Too many people tend to do their digital assessments using Google Analytics, but they only study themselves, in isolation of what’s taking place in the market. Review every item on that checklist for every major competitor. It’s not about just grabbing the numbers of their web traffic, but investigating where that traffic is coming from. Is it from social media? And if so, what kind of social media presence does the company have at the moment? Some B2B enterprises don’t have any at all.
Or take a look at their web content. How are they positioning their products? Are they using the same taglines? Are they relaying the value prop? Are they differentiated? Are they employing the best conversion practices? There is so much intelligence available on their peers, it’s almost malpractice to ignore it.
So once every item on checklist is reviewed in terms of the company and its competitors, the next step is to develop recs for how to improve them, and make the appropriate changes. It’s important that anyone conducting the review understands how to translate the findings into a concrete action plan. We pride ourselves on providing a web audit that delivers just that for a reasonable price.
The rigor of this approach is all built around a goal that isn’t merely about winning impressive web stats. To put it simply, what good are a million visitors to a site, if no one actually buys what the company is selling? This whole endeavor is about improving a company’s digital strategy, which should be dedicated to improving the proposal win rate.
It’s very easy for a customer to stop at the company’s website and request a proposal, but how many of those proposals result in a sale? And we feel that win rate would be around 70%.
When working with managed services provider, we discovered their proposal win rate hovered around 38%. We suggested an independent review of the last ten proposals, no matter if they were successful or not, to discern what factors contributed to the final outcome. And doing that win and loss analysis could drive the win rate up by 15% which in and of itself, would mean a 30% top line revenue opportunity. That’s the power of getting this part of the process right.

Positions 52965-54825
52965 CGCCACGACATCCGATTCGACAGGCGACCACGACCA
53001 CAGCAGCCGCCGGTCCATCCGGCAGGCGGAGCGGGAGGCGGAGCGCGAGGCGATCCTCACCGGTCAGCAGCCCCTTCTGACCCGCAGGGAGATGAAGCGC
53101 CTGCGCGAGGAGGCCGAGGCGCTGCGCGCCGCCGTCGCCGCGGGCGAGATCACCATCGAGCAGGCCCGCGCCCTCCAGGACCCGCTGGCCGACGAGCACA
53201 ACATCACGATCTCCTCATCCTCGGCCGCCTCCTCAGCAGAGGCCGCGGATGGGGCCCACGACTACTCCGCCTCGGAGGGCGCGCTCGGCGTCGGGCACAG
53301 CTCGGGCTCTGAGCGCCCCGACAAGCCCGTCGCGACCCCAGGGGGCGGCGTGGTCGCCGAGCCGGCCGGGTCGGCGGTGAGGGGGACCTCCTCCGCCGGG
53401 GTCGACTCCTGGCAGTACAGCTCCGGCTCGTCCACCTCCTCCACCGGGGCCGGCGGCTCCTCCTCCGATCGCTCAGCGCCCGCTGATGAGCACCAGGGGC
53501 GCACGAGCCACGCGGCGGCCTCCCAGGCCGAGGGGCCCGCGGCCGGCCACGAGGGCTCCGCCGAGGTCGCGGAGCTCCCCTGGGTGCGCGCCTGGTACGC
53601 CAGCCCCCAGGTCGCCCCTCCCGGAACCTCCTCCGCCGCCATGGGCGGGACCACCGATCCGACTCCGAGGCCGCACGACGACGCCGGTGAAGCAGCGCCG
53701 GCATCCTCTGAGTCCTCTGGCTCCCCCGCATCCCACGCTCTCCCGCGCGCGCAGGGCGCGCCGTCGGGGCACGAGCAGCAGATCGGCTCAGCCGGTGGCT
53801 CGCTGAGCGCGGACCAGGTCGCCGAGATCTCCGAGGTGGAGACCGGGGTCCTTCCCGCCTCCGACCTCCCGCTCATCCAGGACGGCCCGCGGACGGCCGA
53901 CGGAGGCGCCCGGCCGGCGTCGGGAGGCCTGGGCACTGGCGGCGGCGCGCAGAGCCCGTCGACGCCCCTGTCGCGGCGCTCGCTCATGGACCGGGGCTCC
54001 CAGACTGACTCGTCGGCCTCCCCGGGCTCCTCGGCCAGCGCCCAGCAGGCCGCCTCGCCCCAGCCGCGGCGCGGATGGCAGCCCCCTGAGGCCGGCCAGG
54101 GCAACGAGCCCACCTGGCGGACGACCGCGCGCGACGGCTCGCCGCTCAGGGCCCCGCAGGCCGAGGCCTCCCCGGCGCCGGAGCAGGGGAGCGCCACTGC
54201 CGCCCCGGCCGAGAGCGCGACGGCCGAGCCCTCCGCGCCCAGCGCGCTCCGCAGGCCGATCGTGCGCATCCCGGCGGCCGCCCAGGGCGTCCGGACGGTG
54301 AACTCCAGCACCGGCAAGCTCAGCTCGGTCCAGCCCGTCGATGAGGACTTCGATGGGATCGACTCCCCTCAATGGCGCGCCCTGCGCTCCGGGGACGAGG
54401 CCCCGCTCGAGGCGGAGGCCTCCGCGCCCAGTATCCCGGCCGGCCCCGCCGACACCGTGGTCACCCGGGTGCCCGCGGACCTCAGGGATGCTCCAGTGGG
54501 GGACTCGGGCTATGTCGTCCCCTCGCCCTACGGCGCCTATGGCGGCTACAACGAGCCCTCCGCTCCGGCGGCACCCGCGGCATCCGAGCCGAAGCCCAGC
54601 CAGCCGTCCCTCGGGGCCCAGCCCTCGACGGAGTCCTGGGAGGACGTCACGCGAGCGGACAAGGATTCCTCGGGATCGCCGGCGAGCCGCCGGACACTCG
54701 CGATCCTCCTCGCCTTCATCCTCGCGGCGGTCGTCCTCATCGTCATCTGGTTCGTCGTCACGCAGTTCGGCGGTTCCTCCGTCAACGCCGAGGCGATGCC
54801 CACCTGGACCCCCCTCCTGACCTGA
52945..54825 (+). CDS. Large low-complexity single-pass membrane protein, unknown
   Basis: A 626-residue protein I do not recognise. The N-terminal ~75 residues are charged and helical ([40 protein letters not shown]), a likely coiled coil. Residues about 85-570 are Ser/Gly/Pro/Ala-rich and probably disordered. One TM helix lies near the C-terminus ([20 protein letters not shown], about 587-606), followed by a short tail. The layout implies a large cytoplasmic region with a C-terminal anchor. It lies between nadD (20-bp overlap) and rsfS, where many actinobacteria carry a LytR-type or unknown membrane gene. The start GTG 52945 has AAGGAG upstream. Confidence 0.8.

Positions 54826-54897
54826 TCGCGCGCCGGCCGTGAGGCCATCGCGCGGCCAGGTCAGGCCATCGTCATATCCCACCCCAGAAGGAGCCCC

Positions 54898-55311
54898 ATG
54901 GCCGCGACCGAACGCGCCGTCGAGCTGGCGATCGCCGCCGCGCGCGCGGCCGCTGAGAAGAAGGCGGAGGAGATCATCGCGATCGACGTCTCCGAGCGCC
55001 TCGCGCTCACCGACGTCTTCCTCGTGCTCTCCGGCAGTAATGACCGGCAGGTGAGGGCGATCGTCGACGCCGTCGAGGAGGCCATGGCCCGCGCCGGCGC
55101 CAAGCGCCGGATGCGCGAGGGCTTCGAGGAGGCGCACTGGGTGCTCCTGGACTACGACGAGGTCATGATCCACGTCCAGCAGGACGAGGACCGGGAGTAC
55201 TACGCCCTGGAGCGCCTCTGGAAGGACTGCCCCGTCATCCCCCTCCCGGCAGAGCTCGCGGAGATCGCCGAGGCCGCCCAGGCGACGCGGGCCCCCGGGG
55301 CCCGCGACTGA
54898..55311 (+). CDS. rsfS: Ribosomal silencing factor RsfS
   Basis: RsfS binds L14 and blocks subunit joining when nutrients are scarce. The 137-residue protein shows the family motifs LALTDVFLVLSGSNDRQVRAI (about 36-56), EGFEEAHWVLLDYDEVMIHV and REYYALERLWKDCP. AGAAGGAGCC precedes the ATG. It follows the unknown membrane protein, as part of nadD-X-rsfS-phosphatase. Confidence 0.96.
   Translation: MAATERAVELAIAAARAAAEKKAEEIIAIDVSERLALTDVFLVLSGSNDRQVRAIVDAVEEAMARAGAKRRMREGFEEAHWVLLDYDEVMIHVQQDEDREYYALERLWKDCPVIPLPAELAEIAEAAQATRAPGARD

Now, the nature of this shift online means that sales staff are getting involved later and later in the sales process, so a really good sales person has to figure out to how to build relevancy and rapport quickly. This can be particularly difficult and requires a balance, since a complex proposal is hard for a salesperson to make over Zoom, but emailing that proposal and chasing the customer down to follow-up can be time intensive and ineffective.
The magic word here is dialogue. Once the digital strategy is compelling enough to reach the proposal stage, it’s time for the salesperson to be mindful to let the customer help shape that proposal. Garner as much feedback as possible, so that the proposal is tailored specifically to their concerns and priorities.
And the best way to build the rapport necessary for that invaluable back and forth is to have the salesperson do their digital audit of the customer, to better understand what matters most in the buying decision. It leads to higher quality questions and a richer conversation with a potential buyer. And most importantly, it demonstrates that the salesperson is listening, which in an attention economy, with so many people shouting online at once, can feel like a breath of fresh air.
Finally, plenty of B2B companies might be quite pleased with their growth, and feel that a digital audit might be unnecessary, but do people only check their blood pressure after a stroke? Patients get annual physicals to discover a problem before it becomes a crisis. And rest assured, even if one’s company is skipping their digital audit this year, the competition certainly isn’t.